Evander Holyfield still wants to fight Mike Tyson after painful loss to Vitor Belfort

After recently suffering a disturbing loss against Vitor Belfort in a Triller Fight Club event, boxing legend Evander Holyfield has made it clear that he still has every intention to face long-time rival, Mike Tyson.

Holyfield’s comments have been met with concern as the once-upon-a-time boxing giant’s latest performance was so poor due to his age it has brought fans across the world to criticize Triller Fight Club and the Florida Athletic Commission, the latter of which sanctioned the fight. 

Throughout his bout against Belfort, Holyfield’s reflexes were less than a shadow of what they once were when he was in his prime. Most notably, the old champ can be seen falling through the ropes of the square ring when he tried to throw a punch at his much younger, nimbler opponent.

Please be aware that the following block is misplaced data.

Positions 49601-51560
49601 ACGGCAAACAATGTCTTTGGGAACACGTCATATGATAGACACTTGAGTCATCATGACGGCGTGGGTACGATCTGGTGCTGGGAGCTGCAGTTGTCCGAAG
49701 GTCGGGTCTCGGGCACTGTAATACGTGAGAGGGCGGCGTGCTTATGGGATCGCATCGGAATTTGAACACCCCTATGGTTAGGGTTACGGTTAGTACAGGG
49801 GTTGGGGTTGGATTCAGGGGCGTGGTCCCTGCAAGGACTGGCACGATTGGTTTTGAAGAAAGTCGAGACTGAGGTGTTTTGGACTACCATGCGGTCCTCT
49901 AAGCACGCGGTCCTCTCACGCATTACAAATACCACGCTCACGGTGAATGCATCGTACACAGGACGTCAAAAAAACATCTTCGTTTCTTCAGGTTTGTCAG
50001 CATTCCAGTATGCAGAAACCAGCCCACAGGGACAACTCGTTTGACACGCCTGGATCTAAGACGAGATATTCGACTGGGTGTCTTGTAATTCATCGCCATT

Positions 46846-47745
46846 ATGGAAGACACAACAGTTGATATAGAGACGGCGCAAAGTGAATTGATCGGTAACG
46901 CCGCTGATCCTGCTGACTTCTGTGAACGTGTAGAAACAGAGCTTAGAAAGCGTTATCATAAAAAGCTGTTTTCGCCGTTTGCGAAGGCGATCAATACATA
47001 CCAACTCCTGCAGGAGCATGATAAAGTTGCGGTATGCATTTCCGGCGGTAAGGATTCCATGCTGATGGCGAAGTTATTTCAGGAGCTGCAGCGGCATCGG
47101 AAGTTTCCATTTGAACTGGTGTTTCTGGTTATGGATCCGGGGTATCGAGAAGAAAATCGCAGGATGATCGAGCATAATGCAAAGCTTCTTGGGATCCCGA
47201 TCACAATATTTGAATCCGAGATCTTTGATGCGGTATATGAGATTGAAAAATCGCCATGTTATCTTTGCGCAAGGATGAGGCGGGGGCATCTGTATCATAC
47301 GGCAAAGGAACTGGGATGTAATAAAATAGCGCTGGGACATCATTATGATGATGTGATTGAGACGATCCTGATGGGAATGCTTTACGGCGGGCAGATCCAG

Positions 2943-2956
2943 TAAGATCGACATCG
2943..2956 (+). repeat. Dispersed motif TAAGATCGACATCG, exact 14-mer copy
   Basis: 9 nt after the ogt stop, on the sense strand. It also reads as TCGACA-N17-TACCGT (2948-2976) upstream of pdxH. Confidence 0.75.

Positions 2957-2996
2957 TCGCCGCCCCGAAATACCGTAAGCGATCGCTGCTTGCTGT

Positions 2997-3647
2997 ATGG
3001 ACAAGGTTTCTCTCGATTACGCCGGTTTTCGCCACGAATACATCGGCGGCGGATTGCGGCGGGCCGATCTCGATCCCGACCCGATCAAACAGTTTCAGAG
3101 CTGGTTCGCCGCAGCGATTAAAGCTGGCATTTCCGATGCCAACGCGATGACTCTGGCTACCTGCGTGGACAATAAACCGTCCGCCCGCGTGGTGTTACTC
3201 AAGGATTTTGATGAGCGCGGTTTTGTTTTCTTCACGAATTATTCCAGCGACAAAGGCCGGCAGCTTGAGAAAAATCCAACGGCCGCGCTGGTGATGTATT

As the fight continued, Holyfield was unable to answer any of Belfort’s punches, leaving the referee no choice but to call off the fight. This resulted in a TKO victory for Belfort. Holyfield did not agree with the decision to stop the fight.

Although he was caught by an overhand right and knocked down by an uppercut, Holyfield maintains that he was not hurt. He also does not appear to be taking heed to the warnings and concerns of the public.

“I wasn’t able to bounce back like I used to. I let him get too close. But he’s strong and he pushed me but I wasn’t hurt. I’m not hurt at all,” Holyfield told the PRESS following the exhibition, according to ringtv.com.

“Yes, I’m still interested in fighting Mike Tyson,” he added.

The Holyfield-Belfort “showdown” continues to be met with scrutiny by fans and experts alike.

International Boxing Hall of Fame inductee, Dr Margaret Goodman recently tweeted, “The ring physicians who consented to work #HolyfieldBelfort should be asked to explain why they consented to work this event.”

Goodman once oversaw neurological exams for boxers in Nevada.

“Just because a bout is declared an “exhibition” doesn’t mean the fighters aren’t absorbing punishment, especially during training where most of the damage occurs. Regulators need to prove safety is their priority,” she added.